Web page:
Jesus taught in a visual way, using images and scenarios to paint a picture of the Kingdom of heaven. In this Sunday’s Gospel, he uses a variety of images to show us how to use the light of God.
This light is given to us as a free gift. It is never ours alone, but a reference back to God. He says: ‘….your light must shine in the sight of all, so that, seeing your good works, they may give the praise to your Father in heaven.’ The light that we portray should not make those around us glorify ‘us’. No, by shining this light to all around us, we are doing the work of God. We are glorifying him, not ourselves.
He says: ‘You are the light of the world. A city built on a hill-top cannot be hidden.’ If we are that city, or part of it, perhaps we might sometimes stop to consider the amazing situation God has put us in, and the responsibility he has given us. Just as light cannot be hidden in the shadows, nor can we hide the light of God in any of the darkness of humanity. It is our responsibility to shine out from our human perspective as a beacon of God’s love.
Being God’s beacon of light is immersive. We do it just like a lighthouse does throughout the night: constantly, without stopping. When we encounter oppression or danger or hatred or difficulty of any kind, we don’t stop shining, but we shine all the more. And, just like a lighthouse makes the best use of its light during a storm, so it is for us: during those difficult times, our light has the greater effect.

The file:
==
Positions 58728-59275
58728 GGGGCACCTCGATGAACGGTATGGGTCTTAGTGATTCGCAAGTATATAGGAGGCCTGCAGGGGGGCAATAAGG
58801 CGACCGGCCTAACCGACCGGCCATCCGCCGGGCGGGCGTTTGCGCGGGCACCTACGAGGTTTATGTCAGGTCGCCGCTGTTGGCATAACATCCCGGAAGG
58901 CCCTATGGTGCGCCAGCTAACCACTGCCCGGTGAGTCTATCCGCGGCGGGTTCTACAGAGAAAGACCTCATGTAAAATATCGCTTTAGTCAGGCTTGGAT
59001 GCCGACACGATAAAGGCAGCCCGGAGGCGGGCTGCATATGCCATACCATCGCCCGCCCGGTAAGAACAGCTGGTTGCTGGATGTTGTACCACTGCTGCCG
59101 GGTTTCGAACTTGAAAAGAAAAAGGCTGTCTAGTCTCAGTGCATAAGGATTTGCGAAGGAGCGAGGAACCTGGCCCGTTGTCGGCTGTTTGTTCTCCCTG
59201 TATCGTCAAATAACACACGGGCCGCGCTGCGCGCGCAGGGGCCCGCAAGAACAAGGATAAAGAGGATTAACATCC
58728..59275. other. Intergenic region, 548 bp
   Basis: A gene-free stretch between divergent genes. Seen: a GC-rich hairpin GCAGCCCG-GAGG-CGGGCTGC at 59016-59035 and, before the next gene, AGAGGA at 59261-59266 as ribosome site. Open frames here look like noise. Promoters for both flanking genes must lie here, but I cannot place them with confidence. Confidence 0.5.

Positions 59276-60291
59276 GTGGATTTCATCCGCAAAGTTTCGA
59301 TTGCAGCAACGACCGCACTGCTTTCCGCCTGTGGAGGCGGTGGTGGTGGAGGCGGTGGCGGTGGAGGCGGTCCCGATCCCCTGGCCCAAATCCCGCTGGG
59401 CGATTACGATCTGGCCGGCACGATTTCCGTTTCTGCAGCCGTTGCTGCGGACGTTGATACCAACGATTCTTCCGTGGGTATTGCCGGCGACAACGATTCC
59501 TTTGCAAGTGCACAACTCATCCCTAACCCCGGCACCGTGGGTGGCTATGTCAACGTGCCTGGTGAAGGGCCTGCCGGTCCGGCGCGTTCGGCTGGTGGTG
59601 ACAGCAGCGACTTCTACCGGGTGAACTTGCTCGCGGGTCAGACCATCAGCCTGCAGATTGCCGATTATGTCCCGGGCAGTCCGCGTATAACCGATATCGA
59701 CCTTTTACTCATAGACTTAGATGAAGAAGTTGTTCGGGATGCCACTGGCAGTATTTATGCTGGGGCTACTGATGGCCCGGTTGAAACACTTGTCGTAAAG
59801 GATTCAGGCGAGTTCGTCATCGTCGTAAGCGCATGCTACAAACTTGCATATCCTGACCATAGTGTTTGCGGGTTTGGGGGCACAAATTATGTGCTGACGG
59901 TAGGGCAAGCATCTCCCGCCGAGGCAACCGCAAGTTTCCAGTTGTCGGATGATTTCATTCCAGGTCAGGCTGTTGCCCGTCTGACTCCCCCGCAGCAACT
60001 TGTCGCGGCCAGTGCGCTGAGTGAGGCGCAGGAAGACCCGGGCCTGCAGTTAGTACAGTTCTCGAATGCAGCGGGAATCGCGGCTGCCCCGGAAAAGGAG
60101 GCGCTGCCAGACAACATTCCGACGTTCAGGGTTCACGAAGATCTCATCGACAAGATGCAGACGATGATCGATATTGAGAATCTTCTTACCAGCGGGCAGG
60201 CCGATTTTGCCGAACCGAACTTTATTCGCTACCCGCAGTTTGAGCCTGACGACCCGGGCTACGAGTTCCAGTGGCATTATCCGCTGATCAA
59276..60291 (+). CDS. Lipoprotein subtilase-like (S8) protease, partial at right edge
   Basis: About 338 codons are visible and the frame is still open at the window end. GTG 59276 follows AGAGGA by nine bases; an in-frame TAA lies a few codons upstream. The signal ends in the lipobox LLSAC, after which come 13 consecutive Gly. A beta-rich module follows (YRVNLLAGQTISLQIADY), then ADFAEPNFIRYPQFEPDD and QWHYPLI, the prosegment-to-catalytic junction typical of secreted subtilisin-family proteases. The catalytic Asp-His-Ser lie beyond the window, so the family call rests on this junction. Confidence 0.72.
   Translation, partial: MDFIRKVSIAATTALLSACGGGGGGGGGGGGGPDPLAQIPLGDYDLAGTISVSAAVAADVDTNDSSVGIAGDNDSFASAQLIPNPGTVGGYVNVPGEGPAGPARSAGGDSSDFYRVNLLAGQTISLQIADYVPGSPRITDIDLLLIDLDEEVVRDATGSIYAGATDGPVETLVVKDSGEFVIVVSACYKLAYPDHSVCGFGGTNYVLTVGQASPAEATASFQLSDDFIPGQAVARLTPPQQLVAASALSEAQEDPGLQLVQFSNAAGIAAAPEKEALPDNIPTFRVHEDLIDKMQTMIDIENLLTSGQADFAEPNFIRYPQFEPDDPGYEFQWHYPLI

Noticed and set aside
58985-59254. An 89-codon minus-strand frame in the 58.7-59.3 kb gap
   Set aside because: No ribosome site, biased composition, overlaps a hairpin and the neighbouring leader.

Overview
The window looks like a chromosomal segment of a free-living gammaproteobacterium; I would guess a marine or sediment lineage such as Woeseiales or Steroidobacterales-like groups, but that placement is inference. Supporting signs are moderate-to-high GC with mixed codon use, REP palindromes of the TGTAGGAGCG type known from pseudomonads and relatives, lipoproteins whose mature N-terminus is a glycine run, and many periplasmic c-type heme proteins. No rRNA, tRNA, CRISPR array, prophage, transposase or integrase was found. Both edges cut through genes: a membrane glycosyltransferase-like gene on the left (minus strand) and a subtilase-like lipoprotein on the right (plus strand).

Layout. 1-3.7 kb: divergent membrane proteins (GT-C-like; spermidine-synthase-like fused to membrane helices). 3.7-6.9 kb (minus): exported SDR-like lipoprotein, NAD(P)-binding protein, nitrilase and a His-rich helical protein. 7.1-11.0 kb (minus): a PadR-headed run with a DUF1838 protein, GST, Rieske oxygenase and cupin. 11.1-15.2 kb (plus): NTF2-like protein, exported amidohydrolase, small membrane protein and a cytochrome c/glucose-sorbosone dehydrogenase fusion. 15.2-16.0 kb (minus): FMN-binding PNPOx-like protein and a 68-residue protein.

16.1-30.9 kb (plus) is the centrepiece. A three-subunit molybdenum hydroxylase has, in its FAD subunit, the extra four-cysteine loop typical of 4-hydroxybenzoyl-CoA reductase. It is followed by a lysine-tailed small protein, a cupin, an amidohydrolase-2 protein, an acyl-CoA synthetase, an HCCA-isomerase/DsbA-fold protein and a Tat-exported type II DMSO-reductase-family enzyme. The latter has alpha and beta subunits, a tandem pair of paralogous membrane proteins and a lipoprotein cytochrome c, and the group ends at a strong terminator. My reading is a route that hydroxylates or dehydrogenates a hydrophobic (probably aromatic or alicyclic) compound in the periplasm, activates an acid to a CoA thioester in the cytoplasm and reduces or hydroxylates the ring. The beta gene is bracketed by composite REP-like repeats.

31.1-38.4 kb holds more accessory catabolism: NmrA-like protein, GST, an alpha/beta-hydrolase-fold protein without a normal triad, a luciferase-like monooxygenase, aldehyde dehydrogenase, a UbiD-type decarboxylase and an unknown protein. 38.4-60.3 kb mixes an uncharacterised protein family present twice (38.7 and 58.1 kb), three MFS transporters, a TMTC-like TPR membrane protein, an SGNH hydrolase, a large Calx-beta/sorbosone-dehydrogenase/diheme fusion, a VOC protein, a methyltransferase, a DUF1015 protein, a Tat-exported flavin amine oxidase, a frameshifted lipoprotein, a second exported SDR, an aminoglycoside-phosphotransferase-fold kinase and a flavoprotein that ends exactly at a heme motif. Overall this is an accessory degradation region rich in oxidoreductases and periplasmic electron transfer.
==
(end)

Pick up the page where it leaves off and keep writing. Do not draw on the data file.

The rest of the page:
History always presents us with examples of Christ’s light shining from people. The saints are a good example. But there is no age in greater need of this light than ours. This is the storm in which our light can shine. We are living in a world in which hatred and intolerance of others is beginning to become normalised. And within all of this, we are being challenged by Christ to be that city on a hill. How, in our life, are we going to shine? What good deeds shall we do? beyond silent prayer in the privacy of your own home or with like-minded friends in Church, how are we going to be true and palpable witnesses to the light of God in this world of increasing hatred?
We humans are born communicators. and we can easily forget that we have the power through the words we use to quite literally shape the lives of others. In our words, in what we say and what we choose to not say, in our actions, may we shine the light of love and peace into to the dark world we live in. May we be that city on a hill, giving light and hope to those who are in need.
Jesus said to his disciples: ‘You are the salt of the earth. But if salt becomes tasteless, what can make it salty again? It is good for nothing, and can only be thrown out to be trampled underfoot by all.
‘You are the light of the world. A city built on a hill-top cannot be hidden. No one lights a lamp to put it under a tub; they put it on the lamp-stand where it shines for everyone in the house.
In the same way your light must shine in the sight of all, so that, seeing your good works, they may give the praise to your Father in heaven.’
The Gospel of the Lord